Analytical measurements
The biggest growth area in E+H is actually in the analytical instruments that use Raman spectroscopy to analyse liquid and gas streams on-line. The major industries now applying this technique are within the life sciences sector, where immediate analysis of input and both gaseous and liquid effluent streams enables much closer control of biochemical and fermentation processes. Indeed the 2017 issue of the E+H corporate magazine “Changes” features a major focus on new applications in the Life Sciences industries.

Other new analytical techniques are developed for monitoring water treatment processing, for example in the new Swiss plants which by law have to have a fourth stage of purification, to remove hormones, phosphorus and other drug residues. The strength of E+H here derives from their strategic decision a few years ago to invest in the process analytical area, particularly in the field of spectroscopy, acquiring Kaiser Optical, Analytik Jena and SpectraSensors. “Our analytics strategy has been validated by the market,” said Matthias Altendorf.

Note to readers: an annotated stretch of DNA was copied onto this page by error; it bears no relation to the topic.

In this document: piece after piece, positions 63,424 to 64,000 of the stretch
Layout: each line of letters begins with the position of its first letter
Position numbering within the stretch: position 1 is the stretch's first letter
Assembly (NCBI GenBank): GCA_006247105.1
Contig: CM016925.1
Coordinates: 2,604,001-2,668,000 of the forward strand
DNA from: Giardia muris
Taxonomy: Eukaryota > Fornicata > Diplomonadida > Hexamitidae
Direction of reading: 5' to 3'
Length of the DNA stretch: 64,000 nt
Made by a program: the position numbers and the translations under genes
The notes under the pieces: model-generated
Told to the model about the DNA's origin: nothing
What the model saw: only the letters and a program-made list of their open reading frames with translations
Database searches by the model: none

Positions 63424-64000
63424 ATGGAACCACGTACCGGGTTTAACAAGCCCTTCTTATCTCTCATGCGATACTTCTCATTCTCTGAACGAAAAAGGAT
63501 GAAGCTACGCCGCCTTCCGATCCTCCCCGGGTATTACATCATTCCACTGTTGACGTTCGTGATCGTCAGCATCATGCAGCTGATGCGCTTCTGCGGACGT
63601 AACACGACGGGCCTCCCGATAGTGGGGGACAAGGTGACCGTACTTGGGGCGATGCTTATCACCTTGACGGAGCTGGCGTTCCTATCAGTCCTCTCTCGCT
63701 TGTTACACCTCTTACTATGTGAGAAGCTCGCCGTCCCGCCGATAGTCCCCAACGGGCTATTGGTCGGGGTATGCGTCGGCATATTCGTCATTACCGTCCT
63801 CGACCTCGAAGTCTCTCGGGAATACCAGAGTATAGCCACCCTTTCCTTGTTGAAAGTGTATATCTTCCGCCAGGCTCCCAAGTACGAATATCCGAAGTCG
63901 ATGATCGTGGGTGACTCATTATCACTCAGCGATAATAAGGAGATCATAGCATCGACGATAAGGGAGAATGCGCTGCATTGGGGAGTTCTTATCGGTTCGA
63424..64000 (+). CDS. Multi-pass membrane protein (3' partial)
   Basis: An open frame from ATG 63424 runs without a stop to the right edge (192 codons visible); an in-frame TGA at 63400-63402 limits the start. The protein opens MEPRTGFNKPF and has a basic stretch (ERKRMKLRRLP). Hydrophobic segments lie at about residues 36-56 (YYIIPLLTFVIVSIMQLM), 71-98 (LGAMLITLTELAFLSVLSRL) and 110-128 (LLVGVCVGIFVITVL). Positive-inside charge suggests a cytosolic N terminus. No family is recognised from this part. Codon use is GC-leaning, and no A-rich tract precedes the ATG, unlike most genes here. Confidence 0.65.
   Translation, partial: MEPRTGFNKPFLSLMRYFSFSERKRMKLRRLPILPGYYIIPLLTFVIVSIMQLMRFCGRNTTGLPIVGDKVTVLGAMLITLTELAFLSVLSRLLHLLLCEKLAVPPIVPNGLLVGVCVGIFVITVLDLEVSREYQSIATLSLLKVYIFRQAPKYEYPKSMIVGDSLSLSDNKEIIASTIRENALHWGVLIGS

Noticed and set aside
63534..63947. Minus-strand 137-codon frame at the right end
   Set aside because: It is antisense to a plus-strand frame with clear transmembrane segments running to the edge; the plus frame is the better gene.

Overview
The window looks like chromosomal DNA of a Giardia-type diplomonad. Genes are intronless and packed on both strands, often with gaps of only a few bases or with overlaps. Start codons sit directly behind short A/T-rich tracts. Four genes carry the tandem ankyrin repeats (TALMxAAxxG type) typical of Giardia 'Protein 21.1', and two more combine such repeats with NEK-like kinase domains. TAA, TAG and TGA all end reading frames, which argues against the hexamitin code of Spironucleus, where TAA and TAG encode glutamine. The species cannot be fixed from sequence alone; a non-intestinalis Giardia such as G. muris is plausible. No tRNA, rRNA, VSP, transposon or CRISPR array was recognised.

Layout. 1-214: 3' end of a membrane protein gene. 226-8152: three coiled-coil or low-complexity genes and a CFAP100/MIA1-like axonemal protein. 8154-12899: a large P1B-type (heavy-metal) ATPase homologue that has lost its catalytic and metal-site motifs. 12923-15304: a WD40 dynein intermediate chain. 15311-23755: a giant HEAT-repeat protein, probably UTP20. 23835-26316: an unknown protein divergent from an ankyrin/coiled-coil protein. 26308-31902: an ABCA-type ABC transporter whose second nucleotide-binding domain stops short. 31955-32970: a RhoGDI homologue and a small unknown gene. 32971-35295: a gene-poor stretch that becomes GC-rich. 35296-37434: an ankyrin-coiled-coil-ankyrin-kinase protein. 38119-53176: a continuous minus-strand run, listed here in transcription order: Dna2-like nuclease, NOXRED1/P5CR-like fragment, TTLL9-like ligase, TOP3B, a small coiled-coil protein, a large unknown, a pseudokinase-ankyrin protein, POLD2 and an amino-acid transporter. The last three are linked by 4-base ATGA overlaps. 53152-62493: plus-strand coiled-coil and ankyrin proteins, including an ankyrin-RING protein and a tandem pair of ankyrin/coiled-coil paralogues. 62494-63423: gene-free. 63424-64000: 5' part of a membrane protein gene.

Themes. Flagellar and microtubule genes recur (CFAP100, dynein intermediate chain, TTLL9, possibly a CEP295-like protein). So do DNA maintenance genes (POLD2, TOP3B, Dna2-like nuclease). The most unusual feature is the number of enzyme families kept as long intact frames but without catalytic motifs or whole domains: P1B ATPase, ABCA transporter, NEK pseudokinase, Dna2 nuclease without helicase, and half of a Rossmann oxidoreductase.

Bundling IIoT activities

Digitization

The acquisition of German SensAction AG in early 2017 also ties in with Strategy 2020+ which was rolled out last year. The company, headquartered in Coburg (D), manufactures innovative systems for measuring concentrations in liquids. Endress+Hauser is tackling the challenges of digitalization by bundling a number of activities. A new subsidiary in Freiburg in Breisgau,(D), is working exclusively on products, solutions and services related to the Industrial Internet of Things (IIoT).

The significance of digitalization can also be seen in the growing number of patent registrations. There were 273 first filings in 2016. The intellectual property rights portfolio thus boasts more than 7,000 active patents. R&D spending rose to 7.8 percent of sales. Endress+Hauser introduced 64 new products to the market. “We are investing in innovation for our customers,” underlined the CEO.

Trends in automation.
The focus for E+H sales and their customer base is broadly on automation engineers, so it was interesting to hear Matthias Altendorf comment that the statistics for industrial output show that the Britain has now dropped out of the top 10 countries in terms of automation business activity, whereas they had held a prominent position there some years ago.